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Global Native Literary Studies--Panelist Chantal Spitz Presents
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|Chantal Spitz.mp4||Chantal Spitz Presents on the Global Native Literary Studies Panel||1.35 GB||MPEG-4||View/Open|
|Title:||Global Native Literary Studies--Panelist Chantal Spitz Presents|
show 39 moreindigenous Pacific literatures
How are literary links forged?
English-speaking Pacific peoples
indigenous writers of French colonies
paying twice over for colonization
"Some are more dominated than others"
omnipresence of English language in the Pacific
how dominance can turn into strength, hunger
identity as a Pacifica woman
Kathy Dede Neien Jetnil-Kijiner
reading the Pacific
French-speaking Pacific people who do not know English
English-speaking Pacific people who do not know French
translation as the bridge in the Pacific
"Littératures du Pacifique"
"The Missing King"
"Island of Shattered Dreams"
Little Island Press
Brandy Nālani McDougall
Craig Santos Perez
Brisbane Writers Festival
|Issue Date:||18 Jul 2013|
|Abstract:||Chantal Spitz presents on the Global Native Literary Studies panel.
Global Native Literary Studies: This panel provides an opportunity to reflect on Indigenous worlds and Indigenous literary worlds.
Through their fiction as well as their political, institutional, scholarly and cultural work, each of the panelists has explored the range of ways and reasons for Indigenous engagement with literary arts. Chantal Spitz’s character Tetiare (in English translation) “washes away… dirt by writing.” Albert Wendt’s character Alapati is encouraged for his ability “to story our lives history and refusal to become nothing.” Daniel Justice’s character Tobhi recalls Strivix counseling a Dragonfly who claims “I don’t know how to be a Dragonfly” with the suggestion “All ye got to do it tell yer people’s story, and ye’ll figure it out.”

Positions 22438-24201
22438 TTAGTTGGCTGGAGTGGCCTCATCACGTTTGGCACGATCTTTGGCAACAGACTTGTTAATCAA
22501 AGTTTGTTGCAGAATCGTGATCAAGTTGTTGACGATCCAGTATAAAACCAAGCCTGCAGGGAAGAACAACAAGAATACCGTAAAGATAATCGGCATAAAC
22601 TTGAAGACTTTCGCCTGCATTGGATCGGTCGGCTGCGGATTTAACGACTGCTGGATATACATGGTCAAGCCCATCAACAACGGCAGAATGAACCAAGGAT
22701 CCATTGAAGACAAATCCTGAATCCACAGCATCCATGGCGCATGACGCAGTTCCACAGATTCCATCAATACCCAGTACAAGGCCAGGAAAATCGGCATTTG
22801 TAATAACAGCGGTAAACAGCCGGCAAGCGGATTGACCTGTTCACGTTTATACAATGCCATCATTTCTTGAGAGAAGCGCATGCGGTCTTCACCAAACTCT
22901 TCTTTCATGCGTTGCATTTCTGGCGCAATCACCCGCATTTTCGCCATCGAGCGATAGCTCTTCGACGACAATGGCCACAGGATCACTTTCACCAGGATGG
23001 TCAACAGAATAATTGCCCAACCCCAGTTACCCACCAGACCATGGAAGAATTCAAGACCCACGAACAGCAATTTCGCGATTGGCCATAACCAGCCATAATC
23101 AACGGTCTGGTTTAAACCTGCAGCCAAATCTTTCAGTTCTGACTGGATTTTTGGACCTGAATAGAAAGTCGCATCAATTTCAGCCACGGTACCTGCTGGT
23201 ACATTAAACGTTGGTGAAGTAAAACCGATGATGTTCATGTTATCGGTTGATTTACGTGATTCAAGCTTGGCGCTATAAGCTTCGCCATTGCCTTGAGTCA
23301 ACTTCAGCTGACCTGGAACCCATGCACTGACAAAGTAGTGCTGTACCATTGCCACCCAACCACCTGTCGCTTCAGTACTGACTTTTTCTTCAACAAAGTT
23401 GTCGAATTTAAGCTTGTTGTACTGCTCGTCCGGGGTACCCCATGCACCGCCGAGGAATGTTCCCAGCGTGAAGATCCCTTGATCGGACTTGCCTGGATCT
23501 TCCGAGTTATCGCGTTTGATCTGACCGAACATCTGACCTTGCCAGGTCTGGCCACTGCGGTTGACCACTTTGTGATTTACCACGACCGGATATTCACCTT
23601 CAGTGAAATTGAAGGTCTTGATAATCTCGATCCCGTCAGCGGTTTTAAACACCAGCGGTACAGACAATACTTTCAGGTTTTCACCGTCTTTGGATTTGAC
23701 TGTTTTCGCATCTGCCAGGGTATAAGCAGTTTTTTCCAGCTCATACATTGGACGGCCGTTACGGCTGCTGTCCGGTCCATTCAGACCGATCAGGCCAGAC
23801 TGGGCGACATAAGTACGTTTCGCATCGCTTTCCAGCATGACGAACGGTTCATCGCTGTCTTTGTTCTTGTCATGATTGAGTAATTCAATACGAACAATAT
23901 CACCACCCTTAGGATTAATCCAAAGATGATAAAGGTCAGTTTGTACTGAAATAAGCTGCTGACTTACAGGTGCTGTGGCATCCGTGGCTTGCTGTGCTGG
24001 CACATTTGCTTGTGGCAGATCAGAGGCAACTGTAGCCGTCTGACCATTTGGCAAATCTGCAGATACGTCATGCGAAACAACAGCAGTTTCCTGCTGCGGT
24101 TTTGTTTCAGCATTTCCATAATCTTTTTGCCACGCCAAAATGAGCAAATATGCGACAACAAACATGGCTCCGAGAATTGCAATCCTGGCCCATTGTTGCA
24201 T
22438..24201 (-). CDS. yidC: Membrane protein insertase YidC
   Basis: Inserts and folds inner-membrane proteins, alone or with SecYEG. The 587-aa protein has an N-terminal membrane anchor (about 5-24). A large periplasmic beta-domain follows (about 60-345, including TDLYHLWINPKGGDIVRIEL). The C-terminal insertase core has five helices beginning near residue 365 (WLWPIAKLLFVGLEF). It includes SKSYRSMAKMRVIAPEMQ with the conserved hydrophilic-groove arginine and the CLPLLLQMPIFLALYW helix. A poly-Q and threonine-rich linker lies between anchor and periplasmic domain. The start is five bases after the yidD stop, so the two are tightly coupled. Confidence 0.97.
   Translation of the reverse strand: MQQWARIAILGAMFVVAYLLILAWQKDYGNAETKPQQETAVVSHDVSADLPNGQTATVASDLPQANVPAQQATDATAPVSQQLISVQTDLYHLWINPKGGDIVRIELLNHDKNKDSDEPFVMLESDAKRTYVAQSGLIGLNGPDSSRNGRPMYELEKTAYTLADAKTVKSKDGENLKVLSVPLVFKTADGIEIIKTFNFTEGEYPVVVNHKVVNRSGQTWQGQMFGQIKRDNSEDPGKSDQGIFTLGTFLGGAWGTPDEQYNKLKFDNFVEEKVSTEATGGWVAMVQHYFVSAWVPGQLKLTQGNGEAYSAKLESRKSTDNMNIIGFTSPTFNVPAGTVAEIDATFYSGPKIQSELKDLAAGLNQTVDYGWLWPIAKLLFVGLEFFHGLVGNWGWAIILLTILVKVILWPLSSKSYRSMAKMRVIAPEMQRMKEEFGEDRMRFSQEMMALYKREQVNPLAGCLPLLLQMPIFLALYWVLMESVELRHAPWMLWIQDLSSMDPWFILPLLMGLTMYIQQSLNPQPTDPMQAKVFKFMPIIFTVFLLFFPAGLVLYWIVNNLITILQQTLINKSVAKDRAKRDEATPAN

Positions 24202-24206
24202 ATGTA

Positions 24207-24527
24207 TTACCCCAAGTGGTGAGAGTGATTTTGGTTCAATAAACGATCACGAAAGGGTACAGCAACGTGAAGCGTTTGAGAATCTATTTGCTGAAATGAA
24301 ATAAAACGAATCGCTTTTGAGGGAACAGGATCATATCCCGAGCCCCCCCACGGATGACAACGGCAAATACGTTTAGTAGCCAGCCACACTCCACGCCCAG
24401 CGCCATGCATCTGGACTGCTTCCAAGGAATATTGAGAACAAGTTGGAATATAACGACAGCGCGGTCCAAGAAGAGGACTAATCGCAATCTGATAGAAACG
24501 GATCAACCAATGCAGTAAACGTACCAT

What questions, aspirations and political ‘lines in the sand’ have underpinned ‘Global Native Literary Studies’? What lessons have been learned in Indigenous and Pacific worlds about writing, regionalism and ‘the global’? What strengths and dimensions of Indigenous Studies and Pacific Studies could contribute to scholars and students grappling with the notion of ‘World Literature’? What Samoan, Tahitian and Cherokee concepts could contribute to scholars and students grappling with the notion of ‘World Literature’?
Rather than proposing how or why Indigenous and Pacific texts might be included in a concept of (and classes about) ‘World Literature’ on the basis of the fact these too are ‘part of the world,’ the panelists will be invited to suggest how ‘World Literature,’ Pacific and Indigenous Literary worlds might mutually engage.
Moderator: Alice Te Punga Somerville
Panelists: Chantal Spitz, Daniel Justice, Albert Wendt
|Rights:||CC0 1.0 Universal|
|Appears in Collections:||Words in the World Panel Discussions|
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